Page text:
By Jesse Wood
Sept. 18, 2013. Once again, Commissioner Billy Kennedy spoke fervently about the reconstitution of the Smoky Mountain Center Board of Directors that will leave Watauga County and other northwestern counties in the state without representation.
“The next meeting may be my last meeting at Smoky,” Kennedy said.
His comments were similar to ones he made to his fellow commissioners in February regarding Senate Bill 191, which designates the restructure of the boards of local management entities (LMEs) to take place by Oct. 1. Under current statutes LMEs, which are responsible for managing, coordinating, facilitating and monitoring mental health, developmental disabilities and substance abuse services, could have up to 30 board members – which is how many the Smoky Mountain Center board had when Kennedy spoke up in February: 15 commissioners from each county and 15 at-large members selected by the appointed commissioners.
But under the changes required by October, the board’s composition will require 11 members to have a specific background – only one of which is a county commissioner – and will require local LME boards to have no more than 21 members.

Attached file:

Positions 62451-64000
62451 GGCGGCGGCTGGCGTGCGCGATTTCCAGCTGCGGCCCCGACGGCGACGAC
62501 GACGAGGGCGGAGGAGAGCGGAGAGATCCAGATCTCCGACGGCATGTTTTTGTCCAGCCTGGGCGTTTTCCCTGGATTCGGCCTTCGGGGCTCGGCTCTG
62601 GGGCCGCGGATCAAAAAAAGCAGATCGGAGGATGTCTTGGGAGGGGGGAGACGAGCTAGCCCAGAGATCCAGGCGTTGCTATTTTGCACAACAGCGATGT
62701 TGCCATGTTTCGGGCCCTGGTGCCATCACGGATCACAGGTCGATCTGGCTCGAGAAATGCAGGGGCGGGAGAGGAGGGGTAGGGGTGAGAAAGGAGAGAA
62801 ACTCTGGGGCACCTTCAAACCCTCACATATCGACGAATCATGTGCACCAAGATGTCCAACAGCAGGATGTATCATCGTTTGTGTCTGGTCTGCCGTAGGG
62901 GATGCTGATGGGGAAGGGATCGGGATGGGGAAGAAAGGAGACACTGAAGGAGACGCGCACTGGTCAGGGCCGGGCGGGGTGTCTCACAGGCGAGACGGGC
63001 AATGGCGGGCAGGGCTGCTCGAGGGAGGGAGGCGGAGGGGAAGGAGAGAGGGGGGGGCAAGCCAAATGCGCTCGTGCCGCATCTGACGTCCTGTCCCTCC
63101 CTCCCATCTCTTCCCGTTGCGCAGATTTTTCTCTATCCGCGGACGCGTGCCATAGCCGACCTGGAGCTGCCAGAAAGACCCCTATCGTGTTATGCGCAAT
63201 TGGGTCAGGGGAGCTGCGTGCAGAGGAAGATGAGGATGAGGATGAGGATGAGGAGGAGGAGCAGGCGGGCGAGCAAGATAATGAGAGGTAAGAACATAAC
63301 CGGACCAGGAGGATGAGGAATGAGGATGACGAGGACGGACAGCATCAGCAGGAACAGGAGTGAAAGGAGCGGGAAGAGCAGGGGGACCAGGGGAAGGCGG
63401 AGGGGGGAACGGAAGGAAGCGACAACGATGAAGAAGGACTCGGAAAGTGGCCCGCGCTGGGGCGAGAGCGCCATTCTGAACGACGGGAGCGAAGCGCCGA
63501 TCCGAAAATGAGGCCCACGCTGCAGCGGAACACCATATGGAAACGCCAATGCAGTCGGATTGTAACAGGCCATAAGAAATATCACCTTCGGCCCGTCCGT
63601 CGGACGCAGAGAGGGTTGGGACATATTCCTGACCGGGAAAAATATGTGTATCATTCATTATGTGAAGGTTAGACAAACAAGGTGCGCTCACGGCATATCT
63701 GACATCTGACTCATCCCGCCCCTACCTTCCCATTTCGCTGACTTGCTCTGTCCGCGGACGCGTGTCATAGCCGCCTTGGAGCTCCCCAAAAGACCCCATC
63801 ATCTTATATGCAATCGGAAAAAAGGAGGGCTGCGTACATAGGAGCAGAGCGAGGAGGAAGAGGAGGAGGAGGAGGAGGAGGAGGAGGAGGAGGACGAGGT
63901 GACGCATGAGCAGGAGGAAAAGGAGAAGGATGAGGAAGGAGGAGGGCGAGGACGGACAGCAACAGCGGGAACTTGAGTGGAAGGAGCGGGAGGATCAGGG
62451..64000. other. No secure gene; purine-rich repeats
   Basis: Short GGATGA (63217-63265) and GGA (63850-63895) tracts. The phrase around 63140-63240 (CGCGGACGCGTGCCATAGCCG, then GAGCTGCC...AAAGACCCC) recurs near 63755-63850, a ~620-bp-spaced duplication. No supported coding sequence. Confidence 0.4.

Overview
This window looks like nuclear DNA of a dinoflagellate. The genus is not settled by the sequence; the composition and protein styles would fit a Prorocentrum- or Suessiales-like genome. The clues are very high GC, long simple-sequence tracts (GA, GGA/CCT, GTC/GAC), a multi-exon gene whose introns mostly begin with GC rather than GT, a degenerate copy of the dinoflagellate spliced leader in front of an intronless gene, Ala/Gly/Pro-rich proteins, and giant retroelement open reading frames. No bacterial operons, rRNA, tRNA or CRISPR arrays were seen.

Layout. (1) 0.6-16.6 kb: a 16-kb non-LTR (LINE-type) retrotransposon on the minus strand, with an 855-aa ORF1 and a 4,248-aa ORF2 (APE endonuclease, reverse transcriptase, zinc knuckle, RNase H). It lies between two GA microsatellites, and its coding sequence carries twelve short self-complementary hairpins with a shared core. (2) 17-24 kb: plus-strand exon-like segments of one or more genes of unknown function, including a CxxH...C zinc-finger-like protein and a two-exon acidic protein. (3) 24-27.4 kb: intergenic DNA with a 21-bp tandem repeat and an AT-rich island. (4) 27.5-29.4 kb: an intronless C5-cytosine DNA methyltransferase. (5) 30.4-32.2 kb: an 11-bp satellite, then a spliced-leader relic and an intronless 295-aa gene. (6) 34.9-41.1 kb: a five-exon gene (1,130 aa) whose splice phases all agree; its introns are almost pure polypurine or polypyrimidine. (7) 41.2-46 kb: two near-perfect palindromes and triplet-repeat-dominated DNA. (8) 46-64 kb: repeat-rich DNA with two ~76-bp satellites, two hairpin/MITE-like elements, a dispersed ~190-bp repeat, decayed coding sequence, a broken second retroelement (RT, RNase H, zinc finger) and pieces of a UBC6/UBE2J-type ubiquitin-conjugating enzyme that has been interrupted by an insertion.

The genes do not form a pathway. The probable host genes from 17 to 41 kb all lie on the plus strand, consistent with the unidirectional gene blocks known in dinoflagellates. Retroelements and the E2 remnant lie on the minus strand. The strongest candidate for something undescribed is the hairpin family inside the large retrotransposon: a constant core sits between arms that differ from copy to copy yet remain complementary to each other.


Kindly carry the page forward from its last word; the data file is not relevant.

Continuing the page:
In early spring, members of the Smoky Mountain board were scrambling to get the attention of state legislators for a possible exemption, which never occurred. Coverage areas with more than 1.25 million people are exempt.
Kennedy said at the recent Smoky Board meeting 10 board members were picked to stay on the board, which didn’t include Kennedy nor many of the northwestern county commissioners. He added that those that were chosen will likely not be in opposition “since they are still getting seats on it.”
“I am not sure they will be able to vote against it,” Kennedy said. “The only way to make a statement is to get the other board members to vote against the reconstitution of the board. They would have to vote themselves off.”
Kennedy suggested that “it might help my case” if the commissioners agreed to pen a letter and voice unanimous opposition to the restructuring of the board that leaves Watauga County without a seat at the table.
Chair Nathan Miller agreed to sign the letter, which would note that “we strongly condemn” this change. Miller also mentioned that he recently spoke with a Wilkes commissioner, who noted that Wilkes County is going bypass Smoky Mountain Center and send funds directly to Daymark Recovery Services, a substance abuse and mental health treatment provider serving 28 counties in the state including Watauga.
“So they have a little control,” Miller said, adding that he would rather do the same thing as a Watauga commissioner.
Yates responded, “I don’t want to send it anywhere we don’t have representation.”
The commissioners voted unanimously to draft a letter to take before the current Smoky Mountain Board of Directors.
For more details about this, read a previous article on the topic published in February.